• The episode itself is one of the regular bizarre ones from early on in the show's run: Gastly is practically an early Darkrai, with his fear-illusions and unexplained ability to speak human language.
  • Enemy Mine: Ash and his friends are forced to fight alongside Team Rocket against Gastly.
  • Eye Catch: The "Who's That Pokémon" was Gastly, naturally.
  • Freak Out: Brock has one when he first meets the old lady.
  • Fusion Dance: Blastoise + Venusaur = Venustoise. Although this is all an illusion, Pokemon cannot combine like that (yet).
  • Jump Scare: In the Cold Open, when Ghastly's face suddenly appears before the Maiden's face, bellowing "I'm waiting for you!"
  • Larynx Dissonance: The old lady is voiced by Jimmy Zoppi.
  • Love Makes You Crazy: Both James and Brock do foolish things under the Maiden's spell. What's surprising is how relatively sane Brock, the resident Casanova Wannabe who's by no means a stranger to this trope, sounds in comparison with the usually money-obsessed James.
    Brock: So that's Maiden Rock. It's the most beautiful rock I've ever seen!
    James: I don't care if she's made of stone! I'm still in love with her!
    Brock: If she were my girlfriend, I'd make sure she was never out of my sight!
    James: No one would ever steal her from me, NOT EVEN TEAM ROCKET! I'LL FIGHT THEM TO KEEP HER SAFE!
  • Master of Illusion: Gastly. He can fool people up close into thinking he is human, can imitate a human ghost, and can frighten other Pokémon out of even trying to fight him.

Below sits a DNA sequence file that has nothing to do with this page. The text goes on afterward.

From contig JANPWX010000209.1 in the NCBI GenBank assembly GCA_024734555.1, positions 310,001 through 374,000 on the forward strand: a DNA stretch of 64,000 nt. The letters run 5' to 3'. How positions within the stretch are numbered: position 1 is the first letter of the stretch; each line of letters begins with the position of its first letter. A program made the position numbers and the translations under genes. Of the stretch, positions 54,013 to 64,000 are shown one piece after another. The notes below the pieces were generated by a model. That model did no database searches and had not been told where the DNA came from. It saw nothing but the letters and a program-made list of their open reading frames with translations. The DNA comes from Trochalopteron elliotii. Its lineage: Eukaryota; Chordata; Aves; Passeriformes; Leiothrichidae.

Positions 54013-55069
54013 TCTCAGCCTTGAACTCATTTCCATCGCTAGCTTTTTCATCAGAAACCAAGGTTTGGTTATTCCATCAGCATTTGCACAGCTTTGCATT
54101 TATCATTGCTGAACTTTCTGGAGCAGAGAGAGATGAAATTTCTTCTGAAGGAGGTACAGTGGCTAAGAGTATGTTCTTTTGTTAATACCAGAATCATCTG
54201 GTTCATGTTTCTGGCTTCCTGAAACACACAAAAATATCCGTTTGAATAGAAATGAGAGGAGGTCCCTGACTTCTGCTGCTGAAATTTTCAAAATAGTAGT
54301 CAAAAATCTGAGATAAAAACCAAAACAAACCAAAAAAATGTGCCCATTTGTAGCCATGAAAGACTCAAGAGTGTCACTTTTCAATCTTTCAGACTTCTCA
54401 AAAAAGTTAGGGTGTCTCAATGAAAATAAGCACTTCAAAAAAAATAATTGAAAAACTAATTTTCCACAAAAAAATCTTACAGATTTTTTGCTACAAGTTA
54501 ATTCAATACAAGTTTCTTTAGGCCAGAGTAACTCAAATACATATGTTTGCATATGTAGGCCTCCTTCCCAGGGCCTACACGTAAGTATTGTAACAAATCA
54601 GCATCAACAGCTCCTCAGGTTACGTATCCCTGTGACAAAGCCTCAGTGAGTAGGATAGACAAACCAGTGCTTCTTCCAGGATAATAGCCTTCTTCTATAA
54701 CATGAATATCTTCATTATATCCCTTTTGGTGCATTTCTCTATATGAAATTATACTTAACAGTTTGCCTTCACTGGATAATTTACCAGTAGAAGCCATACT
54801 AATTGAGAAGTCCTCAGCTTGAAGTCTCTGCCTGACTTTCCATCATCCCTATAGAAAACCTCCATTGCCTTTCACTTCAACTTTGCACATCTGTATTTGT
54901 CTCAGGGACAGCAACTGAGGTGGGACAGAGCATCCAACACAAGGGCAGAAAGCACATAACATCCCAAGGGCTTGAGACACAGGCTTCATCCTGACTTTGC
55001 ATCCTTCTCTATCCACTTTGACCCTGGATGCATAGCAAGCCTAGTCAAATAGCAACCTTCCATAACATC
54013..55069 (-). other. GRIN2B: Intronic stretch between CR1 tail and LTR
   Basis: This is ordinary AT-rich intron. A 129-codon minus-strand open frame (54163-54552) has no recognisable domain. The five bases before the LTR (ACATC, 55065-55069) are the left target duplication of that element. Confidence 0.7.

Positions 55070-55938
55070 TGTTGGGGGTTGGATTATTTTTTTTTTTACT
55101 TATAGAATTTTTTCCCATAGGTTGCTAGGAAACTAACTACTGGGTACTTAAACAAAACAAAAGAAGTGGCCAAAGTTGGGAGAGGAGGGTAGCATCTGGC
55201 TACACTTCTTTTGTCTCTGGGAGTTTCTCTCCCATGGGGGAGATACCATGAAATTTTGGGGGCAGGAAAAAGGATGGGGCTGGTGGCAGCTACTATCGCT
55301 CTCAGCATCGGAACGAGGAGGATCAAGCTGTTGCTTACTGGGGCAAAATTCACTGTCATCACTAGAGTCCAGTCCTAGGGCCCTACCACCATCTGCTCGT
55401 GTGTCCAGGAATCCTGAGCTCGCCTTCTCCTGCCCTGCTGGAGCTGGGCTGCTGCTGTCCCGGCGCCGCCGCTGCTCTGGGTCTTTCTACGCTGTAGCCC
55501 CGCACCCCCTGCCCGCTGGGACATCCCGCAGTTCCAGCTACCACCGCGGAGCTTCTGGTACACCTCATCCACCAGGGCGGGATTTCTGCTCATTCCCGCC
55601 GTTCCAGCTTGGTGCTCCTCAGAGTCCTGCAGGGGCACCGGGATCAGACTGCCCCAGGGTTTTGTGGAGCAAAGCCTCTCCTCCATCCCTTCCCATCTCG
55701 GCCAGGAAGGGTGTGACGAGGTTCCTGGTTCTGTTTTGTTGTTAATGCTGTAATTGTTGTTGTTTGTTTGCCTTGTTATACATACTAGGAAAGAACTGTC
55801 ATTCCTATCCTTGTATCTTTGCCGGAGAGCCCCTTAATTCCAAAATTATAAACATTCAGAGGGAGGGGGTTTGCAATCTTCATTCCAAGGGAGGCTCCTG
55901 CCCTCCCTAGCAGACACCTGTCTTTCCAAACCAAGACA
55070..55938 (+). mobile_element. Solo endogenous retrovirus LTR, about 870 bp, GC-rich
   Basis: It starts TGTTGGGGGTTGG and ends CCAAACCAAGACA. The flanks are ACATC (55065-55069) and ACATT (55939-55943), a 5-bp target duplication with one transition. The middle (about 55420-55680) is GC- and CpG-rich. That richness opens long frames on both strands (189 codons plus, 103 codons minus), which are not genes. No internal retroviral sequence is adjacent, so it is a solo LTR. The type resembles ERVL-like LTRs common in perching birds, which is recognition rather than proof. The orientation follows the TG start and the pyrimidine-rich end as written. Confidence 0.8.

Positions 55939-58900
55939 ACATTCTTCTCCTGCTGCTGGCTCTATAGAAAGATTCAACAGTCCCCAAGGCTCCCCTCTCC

• Only in It for the Money: Downplayed. Gastly is motivated by genuine kindness, but certainly doesn't mind making a couple of bucks in the process.
  • O.O.C. Is Serious Business: Minutes of seeing Brock and James in uncharacteristic agreement, Ash comes to this conclusion: "THEY'RE POSSESSED!"
  • Our Vampires Are Different: Misty invokes this to troll Gastly, pulling out a cross, a stake, a hammer, and garlic as her suggestion for defeating him.
  • Paranormal Episode: This is one of the few episodes to show non-Pokémon-related paranormal events.
  • Reality Warper: Gastly. See Master of Illusion above.
  • Ship Tease: At the very end of the episode when Ash first sees Misty in her yukata he does a definite double-take. This is probably the most overt interest Ash ever shows in her.
  • Shout-Out: Gastly's speech it which it runs down the forms it took previously in the episode before revealing its true identity mirrors Cutey Honey's In the Name of the Moon speech in which she did the same.
  • Unfinished Business: It appears as though the ghost of the Maiden cannot leave until her beloved comes back. Gastly's apparent goal of making sure no one forgets about her is unexplained. The Japanese version has the Gastly explained as a friend of the Maiden's ghost who keeps her memory alive in the hopes of the ghost of her beloved finding out and coming to see her. Gastly also mentions he himself keeps a lookout for the guy during his travels since he can leave the peak but the Maiden cannot, which is where he's going at the end of the episode.
  • Unsettling Gender Reveal: The Maiden's ghost possessing Brock and James turns out to really be a clearly male Gastly.
  • Weakened by the Light: Gastly says that he hates sunlight, and vanishes when the sun comes up.
  • Your Worst Nightmare: Gastly bases some of his illusions on its opponents' fears.

How well does it match the trope?

Example of:


Media sources: